Lungu Lungu: Where Does It All Fit?

F82_NWSPRNT_HAHN_06

Ghana-based Benjamin Lebrave speaks fluent French and English, and can schmooze in Spanish and Portuguese. He’ll report on new African music every other week. This week, in anticipation of his talk at the World Music Expo, he looks at the state of “world music” and future of the sounds he loves.

This week I’m going to WOMEX, the largest trade show devoted to world music. Every time I attend WOMEX, I wonder what hat I should be wearing. I don’t feel like world music is an accurate description of the music I’m interested in. Beyond semantics, my experience has been that only a sliver of what I like and work with intersects with what I can push at WOMEX.

Still, WOMEX is making a significant effort to expand and challenge its guests’ musical horizons: it now showcases DJs and acts relying mostly on electronics to create their music. It also hosts a number of interesting panels and talks. Even as I question my role and objectives at the conference, I’ve been given the opportunity to open up the dialogue and host a conversation on world music, global bass and the future of hybrid music. I think many of this column’s readers would enjoy chiming into the conversation, so I wanted to outline a few of the ideas behind it here.

Back in the 1980s, following Bob Marley’s international success, music producers turned to new territories in search of the next big thing. The idea was to reproduce Chris Blackwell’s enormous success with Marley: find artists rooted in some local tradition, and shape their music into products palatable for a Western audience. The labels produced so much music that a new section needed to be created in record stores. Moguls and marketing wizards had a series of meetings, and they came up with the term world music.

Fast forward to today: there is a lot of diverse music being recorded all over the world, and a lot of it is made without involving the West in the creative process. In Africa alone, as this column proves, there is a whole lot—from Wawesh‘s beats to BIG FKN GUN‘s raps—that does not to fit the standard world music bill. Some of the music I’ve shared in this column, as well as some of the music I’ve released on my label Akwaaba, fits into what many are calling global bass. This seems to be the unifying term to refer to electronic music made on both sides of the southern Atlantic, or inspired by such genres: cumbia, Funk Carioca, kwaito, kuduro, or any of the hybrids created by hordes of beatmakers all over the globe, spearheaded by Diplo, Buraka and the like.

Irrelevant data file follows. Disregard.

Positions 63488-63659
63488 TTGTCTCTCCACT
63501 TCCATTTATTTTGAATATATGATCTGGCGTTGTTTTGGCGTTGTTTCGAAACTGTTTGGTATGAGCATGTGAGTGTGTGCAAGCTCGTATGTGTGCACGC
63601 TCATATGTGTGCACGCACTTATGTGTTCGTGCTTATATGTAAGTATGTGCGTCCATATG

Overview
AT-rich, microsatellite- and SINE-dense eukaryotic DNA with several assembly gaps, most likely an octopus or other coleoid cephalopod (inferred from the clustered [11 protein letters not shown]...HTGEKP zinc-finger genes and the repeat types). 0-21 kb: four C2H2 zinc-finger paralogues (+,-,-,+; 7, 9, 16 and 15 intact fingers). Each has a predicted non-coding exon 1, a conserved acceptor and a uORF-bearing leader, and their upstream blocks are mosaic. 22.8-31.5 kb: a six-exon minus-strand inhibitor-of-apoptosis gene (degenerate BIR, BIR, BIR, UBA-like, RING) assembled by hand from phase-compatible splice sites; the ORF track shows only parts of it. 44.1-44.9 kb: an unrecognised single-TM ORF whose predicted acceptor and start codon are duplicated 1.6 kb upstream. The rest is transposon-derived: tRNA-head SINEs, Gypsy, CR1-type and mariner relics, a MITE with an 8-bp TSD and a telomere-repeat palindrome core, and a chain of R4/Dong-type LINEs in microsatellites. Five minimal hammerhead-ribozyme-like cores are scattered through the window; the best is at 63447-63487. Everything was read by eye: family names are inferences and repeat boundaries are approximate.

You may have noticed that I practically never used the terms world music, global bass or afrobeats in the 30+ posts I’ve written for Lungu Lungu. I have the immense privilege of experiencing many of the genres I talk about first hand, so I always make sure to situate the songs and artists I focus on within their local context. I do my best to translate the various local realities into something you can relate to and understand. I use the songs to explain what genres are emerging, dominating local scenes or branching out beyond borders. So I use words like azonto, kuduro, gbema or cool catché. Or even kwatsiru and trance jazz.

I leave it to each one of you to decide where the songs in Lungu Lungu fit into your playlists. Although a kuduro fanatic in Luanda will show very little interest in British dubstep, a dubstep head in London or Chennai will probably appreciate kuduro, maybe even Shangaan or gbema. This is not to say that Luandan kuduro lovers are less open-minded. Rather, kuduro is a lot more than just a style—it’s a dance, it’s a movement, and it cannot be substituted for something with a similar beat as easily in Angola as it does in clubs all over the globe, where it is only perceived as music.